CanadianSME got an incredible opportunity to get into chit-chat with the VP of Operations at Route4Me, George Shchegolev. Leading a 100% remote company ever since its inception, George talks about the challenges they faced and what other small businesses can learn from their journey. Additionally, he has some insightful tips for small business owners who are finding it difficult to manage a remote business amidst the face of a volatile market after the pandemic.
According to a recent survey, more than 40% of employees say they would start looking for a new job if their company does not provide long-term options to work from home. Why do you think this is more important now than ever before?
Put simply, remote work allows us to get work done better. Not too long ago, the idea of “remote work” was achieved by a relatively small percentage of professionals. As with every wave in technology, there are always the first adopters who typically pay greatly for, and can afford to pay for, a luxury. The second and third waves of adoption then further fuel wide-scale adoption. If you think of a luxury good or service from 30 years ago, for example, the Personal Computer, or PC. The adoption waves started out very expensive with only a few able to attain them. However that “luxury” slowly became more affordable and eventually, with enough adoption it became cheap, standard, and inarguably a necessity. Could you imagine starting a company or even surviving in a company in today’s world without a computer of any kind? Interestingly enough, when luxuries become necessities, it tends to spawn new obligations. Today everyone has email and that’s become a new obligation. The ability to “remotely work” is a natural byproduct of ever-increasing productivity and efficiency that allows us to be better and manage more while still maintaining balance in our everyday lives.
Your company has been 100% remote ever since you started back in 2009? Why did you choose a remote model of work?
It’s simple really. We wanted to build the world’s best product and to do that we knew we needed the world’s best people. For a company that’s on a mission to save the world, we realized on Day 1 that we had to think differently and that it would be insane to think we could recruit the best talent from around the world and expect them to change their lives, uproot, and move to “our office”. There’s no benefit in the world that we could give to people, no amount of “free lunch” or “foosball table tournaments” that can replace someone’s “home”. Being where you love and want to be is about choice and freedom. If we want the best people in the world, why would we ever ask them to choose?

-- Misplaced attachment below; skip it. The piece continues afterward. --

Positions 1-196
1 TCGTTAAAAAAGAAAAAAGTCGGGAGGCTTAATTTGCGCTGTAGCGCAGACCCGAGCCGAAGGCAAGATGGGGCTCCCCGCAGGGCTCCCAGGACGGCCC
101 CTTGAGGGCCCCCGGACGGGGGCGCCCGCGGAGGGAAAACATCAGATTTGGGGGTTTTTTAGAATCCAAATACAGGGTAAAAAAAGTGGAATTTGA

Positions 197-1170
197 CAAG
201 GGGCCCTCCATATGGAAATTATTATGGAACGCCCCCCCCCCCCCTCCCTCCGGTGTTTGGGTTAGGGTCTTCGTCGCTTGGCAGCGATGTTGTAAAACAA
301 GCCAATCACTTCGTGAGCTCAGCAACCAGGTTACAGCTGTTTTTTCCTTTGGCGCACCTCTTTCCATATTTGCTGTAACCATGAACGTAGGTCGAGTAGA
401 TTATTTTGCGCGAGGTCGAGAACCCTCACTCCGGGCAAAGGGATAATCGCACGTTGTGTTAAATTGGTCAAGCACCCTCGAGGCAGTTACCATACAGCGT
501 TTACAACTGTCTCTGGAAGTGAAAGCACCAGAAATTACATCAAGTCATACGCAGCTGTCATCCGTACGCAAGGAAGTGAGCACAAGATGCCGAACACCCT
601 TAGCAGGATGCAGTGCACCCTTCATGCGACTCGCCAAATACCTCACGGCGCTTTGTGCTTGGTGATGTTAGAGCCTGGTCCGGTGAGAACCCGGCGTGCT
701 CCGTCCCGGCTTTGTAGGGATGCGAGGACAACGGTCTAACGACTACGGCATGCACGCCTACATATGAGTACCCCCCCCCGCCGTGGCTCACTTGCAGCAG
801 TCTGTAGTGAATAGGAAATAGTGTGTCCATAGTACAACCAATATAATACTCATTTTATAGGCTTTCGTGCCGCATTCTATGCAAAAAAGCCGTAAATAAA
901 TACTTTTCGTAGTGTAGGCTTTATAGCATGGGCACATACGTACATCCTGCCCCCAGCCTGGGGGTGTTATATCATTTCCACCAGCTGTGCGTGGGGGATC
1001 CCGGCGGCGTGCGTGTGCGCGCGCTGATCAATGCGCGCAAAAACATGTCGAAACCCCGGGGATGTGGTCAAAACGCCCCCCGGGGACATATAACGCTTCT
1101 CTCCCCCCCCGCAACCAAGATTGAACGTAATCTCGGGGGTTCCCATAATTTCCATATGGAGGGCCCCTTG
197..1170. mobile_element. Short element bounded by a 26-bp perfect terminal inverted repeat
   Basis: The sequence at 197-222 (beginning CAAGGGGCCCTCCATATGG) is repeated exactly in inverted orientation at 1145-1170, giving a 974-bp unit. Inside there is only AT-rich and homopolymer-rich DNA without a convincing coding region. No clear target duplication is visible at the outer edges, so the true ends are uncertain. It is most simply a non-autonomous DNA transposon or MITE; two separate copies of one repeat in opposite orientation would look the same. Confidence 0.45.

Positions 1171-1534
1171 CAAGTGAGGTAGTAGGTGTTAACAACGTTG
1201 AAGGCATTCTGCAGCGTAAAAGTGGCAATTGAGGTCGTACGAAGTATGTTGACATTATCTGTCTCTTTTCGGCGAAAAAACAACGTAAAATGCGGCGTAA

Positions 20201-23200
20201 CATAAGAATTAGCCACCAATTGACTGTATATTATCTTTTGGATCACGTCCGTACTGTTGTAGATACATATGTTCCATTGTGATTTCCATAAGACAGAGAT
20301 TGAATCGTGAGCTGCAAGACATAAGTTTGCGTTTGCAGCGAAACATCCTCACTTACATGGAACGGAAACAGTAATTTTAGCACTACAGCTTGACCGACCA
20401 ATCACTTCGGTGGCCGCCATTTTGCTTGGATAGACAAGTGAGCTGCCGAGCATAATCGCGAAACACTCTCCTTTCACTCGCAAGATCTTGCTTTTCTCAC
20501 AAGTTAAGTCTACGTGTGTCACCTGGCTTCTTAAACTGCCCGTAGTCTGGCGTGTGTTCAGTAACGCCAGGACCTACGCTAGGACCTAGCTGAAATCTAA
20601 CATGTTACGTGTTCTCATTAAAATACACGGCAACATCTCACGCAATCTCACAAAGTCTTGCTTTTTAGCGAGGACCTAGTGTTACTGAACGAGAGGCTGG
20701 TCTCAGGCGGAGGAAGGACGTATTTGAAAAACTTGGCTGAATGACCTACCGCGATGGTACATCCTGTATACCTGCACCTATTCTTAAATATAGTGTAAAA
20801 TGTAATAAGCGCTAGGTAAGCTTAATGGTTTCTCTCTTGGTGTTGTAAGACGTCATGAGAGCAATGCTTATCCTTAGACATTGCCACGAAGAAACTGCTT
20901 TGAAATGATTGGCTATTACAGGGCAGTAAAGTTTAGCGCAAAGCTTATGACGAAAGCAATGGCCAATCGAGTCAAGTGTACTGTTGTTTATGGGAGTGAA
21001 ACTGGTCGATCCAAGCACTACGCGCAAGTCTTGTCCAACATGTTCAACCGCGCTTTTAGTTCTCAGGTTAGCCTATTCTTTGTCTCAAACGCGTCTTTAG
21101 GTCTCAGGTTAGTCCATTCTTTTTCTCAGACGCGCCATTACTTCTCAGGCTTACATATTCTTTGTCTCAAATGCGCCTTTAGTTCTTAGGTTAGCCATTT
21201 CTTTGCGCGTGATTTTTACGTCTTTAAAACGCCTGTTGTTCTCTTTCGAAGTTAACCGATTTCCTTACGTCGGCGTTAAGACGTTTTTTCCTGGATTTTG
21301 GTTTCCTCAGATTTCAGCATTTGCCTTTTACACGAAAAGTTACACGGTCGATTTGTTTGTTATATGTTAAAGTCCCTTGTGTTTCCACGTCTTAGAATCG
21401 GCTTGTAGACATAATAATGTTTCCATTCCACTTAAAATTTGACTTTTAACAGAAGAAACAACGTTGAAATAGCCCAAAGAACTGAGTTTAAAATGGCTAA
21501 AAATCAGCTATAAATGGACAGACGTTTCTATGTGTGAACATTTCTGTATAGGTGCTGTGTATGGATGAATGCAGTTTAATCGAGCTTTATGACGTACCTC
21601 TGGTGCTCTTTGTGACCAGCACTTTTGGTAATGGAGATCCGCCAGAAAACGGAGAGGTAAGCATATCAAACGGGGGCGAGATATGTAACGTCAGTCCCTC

How has the experience of working remotely been?
Working remotely is often cited by our team members as one of the greatest benefits of working at Route4Me.
How do you feel the business environment has changed since the pandemic?
Prior to the pandemic, there was a certain negative stigma associated with being remote, as if we weren’t taken as seriously as we should have because we didn’t have some physical office location. Now, it’s seen as a shining example of “changing with the times” and “being ahead of the curve”. It’s pretty normalized now whereas prior to the pandemic it was the exception.
Our content acknowledges the strength of the ardent entrepreneurs and their lifelong experiences of the marketplace that help them build successful business empires. Our belief in productive learning and providing inclusive content is why we have plans for a wide spectrum of activities that incorporate everything from reading to prolific networking.
Can you elaborate on some of the challenges you faced while mapping this unknown territory and what can other aspiring entrepreneurs learn from them?
TImezones are often a challenge so having set work hours for different parts of your organization enables greater productivity and collaboration. Much like a factory works different shifts this can all be managed and systematized.
What suggestions do you have for small-scale businesses that are finding it hard to pull through during these challenging times?
Ask yourself the hard questions. Are you an early adopter or a laggard? If you were selling fax machines in the year 2000 you were a laggard. In the year 2020, if you are selling a commodity good or service you might be at risk of becoming a laggard in 10 years with slowly declining sales. Look to the luxuries of today to see what will become the new necessities. Become an early adopter and ride the wave.